Battling truancy during COVID-19.

February 8, 2021

Battling truancy during COVID-19.

By Allison Scarbrough, Editor.

OCEANA COUNTY — Chronic absenteeism in school almost always leads to low-performing — and often failing — students. In the era of COVID-19 with virtual or distant learning, educators are tasked with ensuring students who are learning from home are actually in “attendance.”

“We have not seen a rise in truancy with in-person students,” said Hart Public Schools Superintendent Mark Platt. “However, we have had issues with students who chose virtual. When they do not ‘log-in,’ they are marked absent. And if this number becomes problematic, they are treated as truant.

Platt has seen a trend in his district of more students returning to in-person instruction. “As a district, our numbers for in-person learners has always been significantly larger than the remote learners. At one point in August, our survey data indicated 38 percent were looking to be remote while 62 percent wanted in-person instruction. If the number was a bar graph it would have highs and lows, but there would be a trend. The trend would be more of our students are choosing to be in-person. As a district, 80 percent of our students are in person, with 20 percent being remote. At Spitler Elementary, the number is 85 percent in-person and 15 percent remote.

“There are several things we have done regarding this issue,” said Platt. “We have sent letters home, called home, made home visits, held parent meetings, and have allowed students to return (to in-person learning) even if it wasn’t at the end of a marking period. In the end, the issue of truancy is the same as in a normal year. You have to have parents participating in their child’s education. In this current year, we said from the beginning if you choose virtual, you are automatically making a higher level of commitment as a parent. Some have done a great job and some others have had or will have truancy charges filed against them.”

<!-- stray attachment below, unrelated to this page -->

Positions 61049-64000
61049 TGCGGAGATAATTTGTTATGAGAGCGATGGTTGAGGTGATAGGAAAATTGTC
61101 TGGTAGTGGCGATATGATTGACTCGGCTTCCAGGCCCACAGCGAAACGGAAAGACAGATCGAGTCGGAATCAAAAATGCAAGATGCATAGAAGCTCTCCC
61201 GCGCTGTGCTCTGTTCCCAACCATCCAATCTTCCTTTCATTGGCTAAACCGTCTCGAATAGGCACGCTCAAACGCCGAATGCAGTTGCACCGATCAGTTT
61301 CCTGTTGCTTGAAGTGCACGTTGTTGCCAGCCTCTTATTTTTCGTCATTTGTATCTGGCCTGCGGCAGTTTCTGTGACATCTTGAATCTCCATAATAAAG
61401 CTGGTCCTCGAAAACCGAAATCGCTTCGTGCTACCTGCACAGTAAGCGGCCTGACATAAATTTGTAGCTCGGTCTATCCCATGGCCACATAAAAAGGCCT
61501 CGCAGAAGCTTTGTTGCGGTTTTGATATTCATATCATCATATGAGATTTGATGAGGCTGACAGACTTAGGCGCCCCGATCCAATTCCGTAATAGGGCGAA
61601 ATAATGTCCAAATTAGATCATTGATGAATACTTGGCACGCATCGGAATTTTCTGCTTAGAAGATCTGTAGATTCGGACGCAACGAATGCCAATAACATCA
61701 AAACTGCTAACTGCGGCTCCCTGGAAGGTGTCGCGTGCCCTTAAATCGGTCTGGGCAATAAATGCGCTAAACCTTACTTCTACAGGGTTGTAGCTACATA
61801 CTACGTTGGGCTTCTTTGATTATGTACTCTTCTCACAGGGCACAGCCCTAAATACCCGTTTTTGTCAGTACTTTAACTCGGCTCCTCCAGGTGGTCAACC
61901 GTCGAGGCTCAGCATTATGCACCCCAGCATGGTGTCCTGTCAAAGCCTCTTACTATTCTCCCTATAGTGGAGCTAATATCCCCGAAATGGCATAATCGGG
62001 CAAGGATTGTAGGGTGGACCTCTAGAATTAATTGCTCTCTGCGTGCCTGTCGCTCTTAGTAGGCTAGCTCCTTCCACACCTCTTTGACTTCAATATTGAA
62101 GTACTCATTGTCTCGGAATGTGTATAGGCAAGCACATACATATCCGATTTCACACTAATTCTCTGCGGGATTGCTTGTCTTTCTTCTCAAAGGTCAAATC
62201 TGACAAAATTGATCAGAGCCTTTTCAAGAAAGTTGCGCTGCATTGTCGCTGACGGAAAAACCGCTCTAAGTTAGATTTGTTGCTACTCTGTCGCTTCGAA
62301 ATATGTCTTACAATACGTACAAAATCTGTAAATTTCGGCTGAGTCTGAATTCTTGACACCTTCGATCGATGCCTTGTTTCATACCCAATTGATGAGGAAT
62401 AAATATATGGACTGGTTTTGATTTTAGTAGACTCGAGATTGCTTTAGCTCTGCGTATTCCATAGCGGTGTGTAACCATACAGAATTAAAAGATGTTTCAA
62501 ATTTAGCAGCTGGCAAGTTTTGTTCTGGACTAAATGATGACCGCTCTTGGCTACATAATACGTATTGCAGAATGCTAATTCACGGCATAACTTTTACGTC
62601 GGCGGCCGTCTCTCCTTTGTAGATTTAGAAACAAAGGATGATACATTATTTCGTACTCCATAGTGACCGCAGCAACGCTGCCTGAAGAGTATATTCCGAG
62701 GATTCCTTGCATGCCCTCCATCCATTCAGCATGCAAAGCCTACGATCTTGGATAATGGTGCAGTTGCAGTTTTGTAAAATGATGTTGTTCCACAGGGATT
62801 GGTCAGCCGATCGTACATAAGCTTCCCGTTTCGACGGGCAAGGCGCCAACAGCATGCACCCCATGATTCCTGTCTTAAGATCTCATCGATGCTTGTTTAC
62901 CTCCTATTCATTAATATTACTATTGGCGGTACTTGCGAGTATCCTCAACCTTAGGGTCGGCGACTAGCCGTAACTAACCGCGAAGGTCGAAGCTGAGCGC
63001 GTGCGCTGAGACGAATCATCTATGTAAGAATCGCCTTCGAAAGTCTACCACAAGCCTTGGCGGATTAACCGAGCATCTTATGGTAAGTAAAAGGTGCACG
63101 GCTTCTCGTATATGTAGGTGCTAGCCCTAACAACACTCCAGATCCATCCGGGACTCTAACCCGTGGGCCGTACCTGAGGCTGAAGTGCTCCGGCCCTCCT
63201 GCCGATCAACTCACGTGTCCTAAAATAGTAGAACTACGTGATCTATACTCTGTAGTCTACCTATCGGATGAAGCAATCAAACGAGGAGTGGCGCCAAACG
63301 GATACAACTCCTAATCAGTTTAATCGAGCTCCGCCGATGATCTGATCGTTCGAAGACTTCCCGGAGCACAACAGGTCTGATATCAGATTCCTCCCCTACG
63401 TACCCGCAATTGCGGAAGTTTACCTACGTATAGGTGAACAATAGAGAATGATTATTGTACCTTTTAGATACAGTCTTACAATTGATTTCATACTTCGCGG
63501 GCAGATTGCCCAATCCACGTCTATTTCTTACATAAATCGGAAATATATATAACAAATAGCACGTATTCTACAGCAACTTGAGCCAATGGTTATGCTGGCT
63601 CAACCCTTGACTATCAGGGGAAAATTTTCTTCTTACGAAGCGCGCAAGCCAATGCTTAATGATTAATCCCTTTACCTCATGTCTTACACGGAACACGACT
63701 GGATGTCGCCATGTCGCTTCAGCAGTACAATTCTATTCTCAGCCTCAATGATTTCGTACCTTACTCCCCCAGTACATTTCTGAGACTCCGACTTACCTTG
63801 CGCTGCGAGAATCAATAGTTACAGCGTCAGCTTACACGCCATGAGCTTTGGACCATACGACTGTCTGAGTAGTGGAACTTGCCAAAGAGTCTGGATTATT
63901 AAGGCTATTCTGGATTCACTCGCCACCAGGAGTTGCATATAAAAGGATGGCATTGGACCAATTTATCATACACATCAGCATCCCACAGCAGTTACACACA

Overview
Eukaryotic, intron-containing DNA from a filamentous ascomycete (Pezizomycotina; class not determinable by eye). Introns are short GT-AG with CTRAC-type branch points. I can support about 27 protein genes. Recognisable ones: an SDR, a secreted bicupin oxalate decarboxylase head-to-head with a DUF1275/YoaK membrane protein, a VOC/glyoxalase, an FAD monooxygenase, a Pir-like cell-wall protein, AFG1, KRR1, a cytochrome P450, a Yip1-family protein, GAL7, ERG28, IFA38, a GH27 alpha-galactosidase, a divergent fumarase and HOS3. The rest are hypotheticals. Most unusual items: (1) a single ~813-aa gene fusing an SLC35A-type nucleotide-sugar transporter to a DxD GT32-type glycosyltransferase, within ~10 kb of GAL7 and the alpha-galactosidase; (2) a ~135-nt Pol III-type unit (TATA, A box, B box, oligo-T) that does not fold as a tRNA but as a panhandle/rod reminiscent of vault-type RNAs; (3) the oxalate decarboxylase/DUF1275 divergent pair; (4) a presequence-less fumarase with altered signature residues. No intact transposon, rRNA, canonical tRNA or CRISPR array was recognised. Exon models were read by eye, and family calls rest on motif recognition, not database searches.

“Playing hooky” doesn’t seem to be prevalent at one grade level over another.

“Truancy at a grade level is generally not a prominent issue,” said Platt. “Most parents and most students do a really nice job at participating in the educational process. However, there are always some in each grade level who struggle with the responsibility. I have been in this business a long time and can tell you that sometimes it’s the student and sometimes it’s the parent. 

“The students, the parents, the staff have been wonderful. However, think back to when we were high schoolers — games, concerts, plays, girlfriends, boyfriends, hanging out, etc. A ton of that has been taken away from these kids — it’s just not fair and it can’t be replaced. When you are smack dab in the middle of winter, it can be hard on them to come to school. Now take away the things that matter to kids, and it’s just not the same. I give a lot of credit to the high school staff for their effort. They are keeping the culture very positive in the high school in the most difficult of times.”

What penalties does a student face if he/she misses too much school? What about the parents? 

“The sad part to this question is the student will always pay a higher price than the parent when it comes to truancy,” said Platt. “Sure the parent can end up in court, jail, fined or all the above. The student is robbed of an education, memories and often struggles with social-emotional health. The penalty the student faces far outweighs the penalty of the parent.”

Local law enforcement officers are always “great partners” with the truancy issue, said Platt.